Pitch Perfect Is, Well, Pitch Perfect!

Pitch Perfect

Pitch Perfect moves the kind of kids we see on Glee into college and focuses them on competitive cappella singing. Then it kicks up the humor and drama by adding sufficient crudity-with-a-heart to just barely avoid an R-rating and combining that with inventive arrangements of contemporary (and not so contemporary) hits.

Pitch Perfect opens with the finals of the national collegiate a cappella tournament, where reigning champs, the Treblemakers, Barden University’s all-male group kick musical ass while the Barden Bellas, falter with their ancient retread – and a lead vocalist who blows it (think The Exorcist’s Reagan – only not pea soup green…).

Cut to the Barden campus where Beca (Anna Kendrick) is arriving – and pretty much oblivious to everyone and everything around her – except her unwelcoming Korean roommate. Beca makes remixes and is focused on becoming a music producer. Unfortunately for her, she is aggressively recruited to join the Bellas, whose leader, Aubrey (Anna Camp), is determined to get back to the finals and redeem herself (and, mostly peripherally, the Bellas).

There’s a cute guy, Jesse (Skylar Astin), who takes it upon himself to flirt with Beca and a host of unusual auditioners to join the Bellas. Jesse, of course, wins a spot with the Treblemakers – causing a certain amount of tension – which is added to when Jesse’s roommate, Benji (Ben Platt) fails to make the group’s roster because he’s such a nerd he irks the group’s arrogant leader, Bumper (Adam DeVine).

While the Treblemakers continue to be polished to a fine sheen, the Bellas are mostly beginning from scratch with as motley a group as you could possibly find on a college campus – alt-girl Beca, punky lesbian Cynthia Rose (Ester Dean), ultra-quiet Asian Lilly (Hana Mae Lee), sex bomb Stacie (Alexis Knapp), ultra confident Fat Amy (Rebel Wilson) – who refers to herself as Fat Amy to just stay ahead of the ‘twig bitches’ who’d call her that behind her back – and Chloe (Brittany Snow), Aubrey’s second-in-command, who is mostly just ignored.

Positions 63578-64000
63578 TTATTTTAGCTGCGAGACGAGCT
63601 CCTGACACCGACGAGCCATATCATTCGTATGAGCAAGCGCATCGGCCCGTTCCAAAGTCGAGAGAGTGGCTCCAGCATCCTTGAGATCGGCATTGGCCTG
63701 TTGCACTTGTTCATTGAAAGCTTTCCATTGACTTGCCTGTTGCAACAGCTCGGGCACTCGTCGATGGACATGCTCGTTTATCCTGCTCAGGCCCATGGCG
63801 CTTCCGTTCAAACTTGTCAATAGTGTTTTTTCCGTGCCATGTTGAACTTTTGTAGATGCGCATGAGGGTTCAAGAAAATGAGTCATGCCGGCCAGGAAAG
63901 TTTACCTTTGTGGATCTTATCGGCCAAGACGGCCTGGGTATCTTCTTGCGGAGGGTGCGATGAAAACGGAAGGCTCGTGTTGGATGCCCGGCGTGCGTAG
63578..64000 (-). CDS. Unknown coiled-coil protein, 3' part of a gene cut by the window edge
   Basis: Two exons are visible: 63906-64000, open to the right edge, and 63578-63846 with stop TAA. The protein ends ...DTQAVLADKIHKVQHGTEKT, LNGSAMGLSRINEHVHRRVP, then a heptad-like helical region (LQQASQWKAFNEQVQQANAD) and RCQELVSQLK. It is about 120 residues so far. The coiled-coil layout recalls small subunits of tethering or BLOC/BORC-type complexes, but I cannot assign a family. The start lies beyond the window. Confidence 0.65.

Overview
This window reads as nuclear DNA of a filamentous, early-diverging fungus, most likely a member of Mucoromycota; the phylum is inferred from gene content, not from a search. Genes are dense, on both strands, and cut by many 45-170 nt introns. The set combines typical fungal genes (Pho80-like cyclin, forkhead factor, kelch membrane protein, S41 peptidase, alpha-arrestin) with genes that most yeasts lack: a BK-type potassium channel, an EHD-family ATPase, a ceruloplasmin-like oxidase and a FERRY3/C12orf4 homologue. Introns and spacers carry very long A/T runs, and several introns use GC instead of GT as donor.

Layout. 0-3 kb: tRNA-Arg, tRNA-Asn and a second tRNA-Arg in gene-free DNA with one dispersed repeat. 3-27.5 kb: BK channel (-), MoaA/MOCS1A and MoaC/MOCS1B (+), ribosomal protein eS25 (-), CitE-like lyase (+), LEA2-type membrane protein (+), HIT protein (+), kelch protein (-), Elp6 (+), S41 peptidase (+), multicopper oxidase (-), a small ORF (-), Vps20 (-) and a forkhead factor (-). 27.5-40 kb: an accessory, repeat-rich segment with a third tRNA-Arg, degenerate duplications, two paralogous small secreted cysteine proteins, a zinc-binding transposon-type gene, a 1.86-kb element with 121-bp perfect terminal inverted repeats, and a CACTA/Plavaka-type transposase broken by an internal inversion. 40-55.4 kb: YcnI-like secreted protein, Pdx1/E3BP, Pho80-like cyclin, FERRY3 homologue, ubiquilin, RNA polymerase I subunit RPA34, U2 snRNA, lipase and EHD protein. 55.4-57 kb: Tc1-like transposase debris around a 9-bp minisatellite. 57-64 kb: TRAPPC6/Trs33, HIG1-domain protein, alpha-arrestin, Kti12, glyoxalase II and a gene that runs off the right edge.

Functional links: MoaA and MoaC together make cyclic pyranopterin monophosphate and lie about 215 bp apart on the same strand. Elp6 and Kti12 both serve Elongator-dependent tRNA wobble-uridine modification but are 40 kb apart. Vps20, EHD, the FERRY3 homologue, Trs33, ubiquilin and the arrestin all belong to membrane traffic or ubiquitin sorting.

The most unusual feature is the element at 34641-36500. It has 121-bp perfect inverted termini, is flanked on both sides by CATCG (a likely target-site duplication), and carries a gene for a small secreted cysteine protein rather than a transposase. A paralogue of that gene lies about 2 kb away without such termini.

Once again, we have a competition movie that treads in the footsteps of every competition movie ever made – from sports to debate team to chess; we’ve seen all these tropes before. The characters are mostly types we’ve seen before, too, though they are definitely elevated to an unexpected level by the quality of the cast’s performances.

Where Pitch Perfect excels is the music – and the way the performers seem to connect with each other through it. There are dozens of songs featured – the Bellas’ final performance alone features half a dozen songs in a gloriously funky mash up.

All of which leads to a slight variation on the competition cliché – we get to see the chief competitors at the finals (as expected), but the actual Big Game/Showdown between the Bellas and Treblemakers? Well, that’s not quite what anyone is expecting.

Also unexpected is the gloriously unfiltered commentary by a broadcast team (the competition is aired on one of those obscure cable channels in the mid-hundreds) played with withering acid by John Michael Higgins and Elizabeth (she’s everywhere!) Banks. These two loathe each other almost as much as they love a cappella and they are hilariously unfiltered.

If you watch the closing credits, you’ll see that the cast did their own singing, so they got the roles because they were good both as actors and singers. That adds to the film’s effectiveness.

Most of the performances are really good, with Kendrick (whom I believe has yet to give anything less than a fine performance), Wilson (showing a wider range than I was expecting) and Camp especially terrific.

The a cappella arrangements range from the stolidity of the old Bellas to the brilliantly spectacular. Pitch Perfect earns a B just from the music, but gets bumped up a notch for adding crudity with a heart to what could have been just another boring competition story.

Final Grade: B+

Photos courtesy of Universal Pictures